Jones also overstated the number of hours that he was working on the contracted-for projects and between 2006 and 2008, he even sought and received compensation from the City for work by a subcontractor who had stopped working on the projects in 2005. In total, Jones caused the City to make payments to Mara totaling more than $5.9 million between January 1, 2005 and June 30, 2008, in connection with Mara's contracts with the Revenue Department, the Water Department, and CBH. Jones admitted that he kept approximately $2.7 million for himself, which greatly exceeded the amount he was entitled to receive from the City.
In addition to the prison term, U.S. District Court Judge Robert F. Kelly ordered Jones to pay restitution in the amount of $1.2 million and ordered three years of supervised release.
"By defrauding the City, Mr. Jones stole more than government funds," said Philadelphia Inspector General Amy Kurland. "He deprived Philadelphians of critical government services and undermined the City's ability to efficiently serve the taxpayers.
"But fraud causes far more damage than that," Kurland said. "It erodes the citizens' trust in their government and harms the reputation of honest city employees and contractors. By ordering full restitution in this case, the Court has sent a strong message: Those who break the law will pay their debts to society—both criminal and financial—in full."
The case was investigated by the United States Postal Inspection Service and the City of Philadelphia's Office of the Inspector General. It was prosecuted by Assistant United States Attorney Mark B. Dubnoff.
Philadelphia Office of the Inspector General Releases 2012 Annual Report
Mar 18, 2013
The City of Philadelphia released the Office of the Inspector General’s 2012 Annual Report, which shows that during 2012, the OIG saved or recovered $9.2 million for the City and that OIG investigations have also led to the termination or resignation of 44 City employees and the arrest or indictment of five individuals.[-]
“The Office of the Inspector General is an integral part of our effort to maintain the highest standards in City government and to ensure tax dollars are spent properly,” said Mayor Michael A. Nutter.
The $9.2 million in savings and recovery comes from City employees via pension disqualifications, demotions, suspensions and DROP program forfeitures, through fines, assessments and recoveries from business that violated minority-business requirements, and from funds returned to the City through restitution.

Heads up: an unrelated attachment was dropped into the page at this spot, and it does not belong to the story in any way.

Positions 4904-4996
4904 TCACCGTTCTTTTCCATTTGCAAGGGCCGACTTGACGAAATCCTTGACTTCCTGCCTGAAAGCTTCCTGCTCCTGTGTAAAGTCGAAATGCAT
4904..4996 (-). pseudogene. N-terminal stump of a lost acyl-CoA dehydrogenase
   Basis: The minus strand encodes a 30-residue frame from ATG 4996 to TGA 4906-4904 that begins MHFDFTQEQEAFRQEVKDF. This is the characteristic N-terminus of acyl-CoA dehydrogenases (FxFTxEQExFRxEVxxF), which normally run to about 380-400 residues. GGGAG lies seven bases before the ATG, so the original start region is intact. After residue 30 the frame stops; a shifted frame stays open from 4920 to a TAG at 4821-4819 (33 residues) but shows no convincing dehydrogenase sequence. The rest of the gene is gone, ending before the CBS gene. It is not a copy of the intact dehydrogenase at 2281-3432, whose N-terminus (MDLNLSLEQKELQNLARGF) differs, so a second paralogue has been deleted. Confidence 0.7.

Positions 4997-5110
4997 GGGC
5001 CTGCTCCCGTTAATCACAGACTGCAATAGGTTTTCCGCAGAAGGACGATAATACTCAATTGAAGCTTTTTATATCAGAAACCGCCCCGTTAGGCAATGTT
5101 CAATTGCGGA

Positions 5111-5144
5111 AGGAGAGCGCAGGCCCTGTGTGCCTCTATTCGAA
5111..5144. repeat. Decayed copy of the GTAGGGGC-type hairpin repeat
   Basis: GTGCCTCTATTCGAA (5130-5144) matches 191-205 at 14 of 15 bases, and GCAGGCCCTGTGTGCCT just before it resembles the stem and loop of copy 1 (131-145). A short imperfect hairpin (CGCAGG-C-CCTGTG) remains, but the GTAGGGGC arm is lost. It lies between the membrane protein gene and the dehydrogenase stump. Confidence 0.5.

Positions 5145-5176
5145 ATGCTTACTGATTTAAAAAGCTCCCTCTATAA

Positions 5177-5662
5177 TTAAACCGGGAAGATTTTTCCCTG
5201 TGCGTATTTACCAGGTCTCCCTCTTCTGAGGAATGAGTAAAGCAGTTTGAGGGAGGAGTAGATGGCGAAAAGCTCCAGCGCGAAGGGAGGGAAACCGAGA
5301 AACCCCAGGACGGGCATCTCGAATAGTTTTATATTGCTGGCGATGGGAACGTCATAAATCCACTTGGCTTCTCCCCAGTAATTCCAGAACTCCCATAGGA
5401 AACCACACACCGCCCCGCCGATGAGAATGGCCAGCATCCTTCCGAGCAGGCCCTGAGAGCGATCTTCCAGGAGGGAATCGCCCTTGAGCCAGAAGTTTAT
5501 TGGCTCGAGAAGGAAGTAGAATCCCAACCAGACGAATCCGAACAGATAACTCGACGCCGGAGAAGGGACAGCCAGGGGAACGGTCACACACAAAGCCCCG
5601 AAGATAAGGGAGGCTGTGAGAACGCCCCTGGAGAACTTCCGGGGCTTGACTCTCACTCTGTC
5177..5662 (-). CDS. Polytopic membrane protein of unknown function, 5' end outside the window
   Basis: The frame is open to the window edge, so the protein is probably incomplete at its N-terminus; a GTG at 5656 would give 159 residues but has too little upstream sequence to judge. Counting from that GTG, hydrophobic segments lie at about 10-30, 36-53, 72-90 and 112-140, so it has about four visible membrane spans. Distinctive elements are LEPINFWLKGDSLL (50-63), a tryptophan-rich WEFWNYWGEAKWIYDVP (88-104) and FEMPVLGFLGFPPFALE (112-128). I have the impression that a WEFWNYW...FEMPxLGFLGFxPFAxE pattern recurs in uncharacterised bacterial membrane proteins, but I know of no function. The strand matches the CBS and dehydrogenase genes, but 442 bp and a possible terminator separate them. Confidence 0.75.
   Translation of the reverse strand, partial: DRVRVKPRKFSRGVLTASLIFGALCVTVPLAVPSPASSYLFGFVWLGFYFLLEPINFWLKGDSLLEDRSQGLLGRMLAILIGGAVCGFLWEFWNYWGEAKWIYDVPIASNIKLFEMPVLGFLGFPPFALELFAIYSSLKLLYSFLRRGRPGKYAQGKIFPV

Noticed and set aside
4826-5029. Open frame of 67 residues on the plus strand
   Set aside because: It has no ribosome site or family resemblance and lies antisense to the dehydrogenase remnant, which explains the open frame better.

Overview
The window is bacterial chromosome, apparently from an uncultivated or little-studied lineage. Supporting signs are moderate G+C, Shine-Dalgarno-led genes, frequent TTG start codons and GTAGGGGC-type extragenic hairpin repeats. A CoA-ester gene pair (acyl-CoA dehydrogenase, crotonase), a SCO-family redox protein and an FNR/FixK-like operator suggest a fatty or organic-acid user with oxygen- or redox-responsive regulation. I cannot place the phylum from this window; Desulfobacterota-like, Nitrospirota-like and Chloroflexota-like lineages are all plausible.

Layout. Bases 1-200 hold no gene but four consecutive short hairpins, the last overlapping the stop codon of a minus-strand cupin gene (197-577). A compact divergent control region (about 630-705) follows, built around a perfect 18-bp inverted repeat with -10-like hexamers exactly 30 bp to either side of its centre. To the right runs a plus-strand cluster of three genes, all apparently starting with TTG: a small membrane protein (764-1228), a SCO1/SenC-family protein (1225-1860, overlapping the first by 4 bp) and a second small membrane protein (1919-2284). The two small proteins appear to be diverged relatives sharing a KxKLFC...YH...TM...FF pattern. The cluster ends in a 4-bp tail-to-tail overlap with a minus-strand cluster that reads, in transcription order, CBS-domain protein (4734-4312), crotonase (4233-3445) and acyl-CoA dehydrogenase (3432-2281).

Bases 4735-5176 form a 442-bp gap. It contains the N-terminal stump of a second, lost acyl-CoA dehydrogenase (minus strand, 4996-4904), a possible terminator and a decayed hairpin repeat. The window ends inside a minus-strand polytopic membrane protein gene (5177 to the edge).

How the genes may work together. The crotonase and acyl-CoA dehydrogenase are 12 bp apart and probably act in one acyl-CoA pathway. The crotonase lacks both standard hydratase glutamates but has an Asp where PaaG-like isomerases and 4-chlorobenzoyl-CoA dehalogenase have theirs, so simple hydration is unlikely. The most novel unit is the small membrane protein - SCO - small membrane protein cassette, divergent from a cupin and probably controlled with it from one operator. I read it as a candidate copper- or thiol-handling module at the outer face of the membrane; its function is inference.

“The investment of Philadelphia tax dollars into good government practices has paid off many times over,” said Inspector General Amy Kurland. “The OIG will continue working hard to ensure that City departments, agencies and employees are doing the right things and that businesses are abiding by City contracts.”
Over the last five years, the Philadelphia Office of the Inspector General has helped the City save or recover a total of $34.9 million while working with an annual budget of $1.3 million or less. According to the OIG Annual Report, investigations since 2008 have led to the termination or resignation of 166 total City employees and the arrest or indictment of 44 individuals.
In the last two years, OIG investigations of companies that circumvented the City’s minority, women and disabled-owned business entity (M/W/DSBE) requirements has generated more than $2 million in settlement revenue for the City.
Since January 2008, the OIG’s collaboration with the Law Department and the Board of Pensions and Retirement to identify and disqualify City employees convicted of felonies related to their jobs has saved the City almost $15.5 million, including more than $5.7 million in 2012.
“Collaboration has played a key role in our success,” said Kurland. “It has allowed our small office to have a big impact on how the City operates, and it has helped change the culture that has damaged the reputation of so many honest City employees.”
The report is available online at the OIG’s website at http://ph.ly/_ONVF.
Martinez Sentenced in PPA Extortion Case
Mar 07, 2013